Profile for Layla Halabi > Reviews

Personal Profile

Content by Layla Halabi
Top Reviewer Ranking: 131,275
Helpful Votes: 339

Learn more about Your Profile.

Reviews Written by
Layla Halabi (Dubai - UAE)
(REAL NAME)   

Show:  
Page: 1 | 2 | 3 | 4 | 5
pixel
Cultures and Organizations: Software for the Mind
Cultures and Organizations: Software for the Mind
by Geert Hofstede
Edition: Paperback

12 of 12 people found the following review helpful
5.0 out of 5 stars Excellent, 20 Dec 2005
Hofstede is, of course, the pioneer of culture studies in business and organizations. This book is a simpler and more accessible version of the more comprehensive - but also more difficult, 'Culture's Consequences'.
He begins with an excellent overview of culture and its levels and explains the concept of cultural `dimensions' - aspects of culture that can differentiate and measure differences among different cultural groups. The book then proceeds to present the four dimensions of culture that he identified as a result of a massive survey he conducted on IBM employees in 72 countries in 1968 and again in 1972. Additional data was later collected from other countries and populations, outside IBM, and used to verify and enhance the original results.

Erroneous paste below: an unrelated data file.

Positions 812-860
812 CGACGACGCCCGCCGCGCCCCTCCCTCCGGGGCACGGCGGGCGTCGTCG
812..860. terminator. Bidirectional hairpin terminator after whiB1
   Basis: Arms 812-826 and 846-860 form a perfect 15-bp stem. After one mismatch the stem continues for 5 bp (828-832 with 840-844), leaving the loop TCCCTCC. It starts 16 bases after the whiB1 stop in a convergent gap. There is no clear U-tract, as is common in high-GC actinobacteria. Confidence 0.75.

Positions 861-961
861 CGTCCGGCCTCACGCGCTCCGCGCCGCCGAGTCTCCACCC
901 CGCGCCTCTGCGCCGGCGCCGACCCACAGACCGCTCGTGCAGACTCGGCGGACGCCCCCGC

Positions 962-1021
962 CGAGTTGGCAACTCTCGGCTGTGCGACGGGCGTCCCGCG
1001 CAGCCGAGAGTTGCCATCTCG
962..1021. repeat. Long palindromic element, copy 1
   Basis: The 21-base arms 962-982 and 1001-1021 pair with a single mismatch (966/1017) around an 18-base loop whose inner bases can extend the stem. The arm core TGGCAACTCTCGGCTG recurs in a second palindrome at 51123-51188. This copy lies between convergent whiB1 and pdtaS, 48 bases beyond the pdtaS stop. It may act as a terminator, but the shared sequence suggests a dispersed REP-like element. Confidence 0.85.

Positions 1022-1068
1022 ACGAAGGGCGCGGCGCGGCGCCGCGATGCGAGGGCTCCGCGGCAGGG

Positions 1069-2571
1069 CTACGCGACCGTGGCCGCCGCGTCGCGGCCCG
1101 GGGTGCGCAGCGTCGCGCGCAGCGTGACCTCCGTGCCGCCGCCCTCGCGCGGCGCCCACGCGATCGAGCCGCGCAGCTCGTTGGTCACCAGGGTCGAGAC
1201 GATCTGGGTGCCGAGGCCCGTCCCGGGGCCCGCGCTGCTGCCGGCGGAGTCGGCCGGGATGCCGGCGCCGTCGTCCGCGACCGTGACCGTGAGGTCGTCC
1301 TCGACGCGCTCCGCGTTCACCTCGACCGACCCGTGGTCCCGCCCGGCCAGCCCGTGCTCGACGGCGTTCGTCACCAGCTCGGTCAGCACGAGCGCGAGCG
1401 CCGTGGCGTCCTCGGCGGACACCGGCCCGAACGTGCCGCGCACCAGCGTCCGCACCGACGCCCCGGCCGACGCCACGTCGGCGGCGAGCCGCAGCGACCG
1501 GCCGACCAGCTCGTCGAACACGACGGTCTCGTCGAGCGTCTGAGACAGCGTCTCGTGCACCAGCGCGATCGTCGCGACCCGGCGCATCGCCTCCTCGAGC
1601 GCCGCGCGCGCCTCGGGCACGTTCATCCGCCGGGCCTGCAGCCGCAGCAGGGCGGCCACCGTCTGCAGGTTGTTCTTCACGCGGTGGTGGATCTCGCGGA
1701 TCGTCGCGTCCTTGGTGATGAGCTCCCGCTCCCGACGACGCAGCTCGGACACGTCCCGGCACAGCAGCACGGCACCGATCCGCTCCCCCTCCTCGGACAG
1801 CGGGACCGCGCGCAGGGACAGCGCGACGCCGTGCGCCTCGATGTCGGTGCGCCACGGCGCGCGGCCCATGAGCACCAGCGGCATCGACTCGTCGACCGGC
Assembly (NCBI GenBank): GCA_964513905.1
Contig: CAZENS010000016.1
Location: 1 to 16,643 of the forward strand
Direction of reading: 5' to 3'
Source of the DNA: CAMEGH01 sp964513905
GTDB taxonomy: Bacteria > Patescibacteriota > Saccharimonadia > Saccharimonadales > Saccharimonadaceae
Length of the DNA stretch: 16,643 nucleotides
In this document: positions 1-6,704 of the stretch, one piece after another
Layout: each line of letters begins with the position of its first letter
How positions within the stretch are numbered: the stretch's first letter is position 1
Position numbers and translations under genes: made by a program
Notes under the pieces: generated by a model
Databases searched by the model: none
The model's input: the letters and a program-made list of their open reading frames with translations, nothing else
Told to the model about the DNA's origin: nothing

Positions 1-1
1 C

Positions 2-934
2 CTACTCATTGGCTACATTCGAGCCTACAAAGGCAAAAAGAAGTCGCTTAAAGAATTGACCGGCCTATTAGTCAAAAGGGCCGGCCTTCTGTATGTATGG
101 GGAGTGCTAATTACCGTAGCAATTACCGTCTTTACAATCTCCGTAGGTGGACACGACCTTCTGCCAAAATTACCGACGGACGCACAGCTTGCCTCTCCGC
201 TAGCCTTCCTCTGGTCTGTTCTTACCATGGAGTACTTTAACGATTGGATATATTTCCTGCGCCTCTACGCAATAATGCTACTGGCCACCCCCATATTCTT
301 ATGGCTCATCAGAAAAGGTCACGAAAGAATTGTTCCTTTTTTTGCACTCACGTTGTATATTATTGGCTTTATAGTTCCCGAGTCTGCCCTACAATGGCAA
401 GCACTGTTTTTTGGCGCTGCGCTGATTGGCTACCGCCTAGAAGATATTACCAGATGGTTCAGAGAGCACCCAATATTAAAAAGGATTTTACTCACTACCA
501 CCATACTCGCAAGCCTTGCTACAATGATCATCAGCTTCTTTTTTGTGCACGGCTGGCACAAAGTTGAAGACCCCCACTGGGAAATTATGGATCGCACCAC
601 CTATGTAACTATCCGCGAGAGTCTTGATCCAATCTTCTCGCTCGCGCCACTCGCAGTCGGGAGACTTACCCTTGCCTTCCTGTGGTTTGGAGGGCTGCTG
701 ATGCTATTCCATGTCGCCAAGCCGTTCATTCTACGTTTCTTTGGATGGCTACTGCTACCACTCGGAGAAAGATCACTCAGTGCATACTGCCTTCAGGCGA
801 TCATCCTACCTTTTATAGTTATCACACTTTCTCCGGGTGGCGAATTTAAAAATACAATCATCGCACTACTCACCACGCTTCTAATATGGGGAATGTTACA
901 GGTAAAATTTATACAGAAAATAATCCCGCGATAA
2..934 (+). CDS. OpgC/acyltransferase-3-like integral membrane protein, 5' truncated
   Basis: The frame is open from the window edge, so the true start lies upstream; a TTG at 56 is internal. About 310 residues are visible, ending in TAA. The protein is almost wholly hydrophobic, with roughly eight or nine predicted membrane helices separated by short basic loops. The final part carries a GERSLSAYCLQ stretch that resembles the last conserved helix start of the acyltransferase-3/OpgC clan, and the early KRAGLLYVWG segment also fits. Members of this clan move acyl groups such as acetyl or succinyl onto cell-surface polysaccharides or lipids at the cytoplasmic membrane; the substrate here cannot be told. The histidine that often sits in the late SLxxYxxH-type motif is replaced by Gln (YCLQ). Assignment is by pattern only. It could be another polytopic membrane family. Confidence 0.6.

However, in this book, Hofstede discusses his four original dimensions of culture: Power Distance; Uncertainty Avoidance; Individualism & Collectivism; and finally Masculinity & Femininity. The fifth dimension which was later added based on results from the Far East and Asia - Long- versus Short-Term Orientation - is not discussed in this book. Despite that, it remains a very valuable and highly readable introduction to the topic from the man who pioneered the field and popularized it among business people, multinationals and business researchers alike.
Hofstede also uses these dimensions of culture to 'classify' organizations to different types according to where they fall on the Power Distance vs. Uncertainty Avoidance grid. The discussion is highly informative and touches on Mintzberg's theories as well typical models of organization in different cultures. In Part Four, he discusses how intercultural encounters are affected by these dimensions and how awareness and acceptance of these differences can yield more effective results.
Comment Comment (1) | Permalink | Most recent comment: Dec 15, 2010 6:25 PM GMT


Page: 1 | 2 | 3 | 4 | 5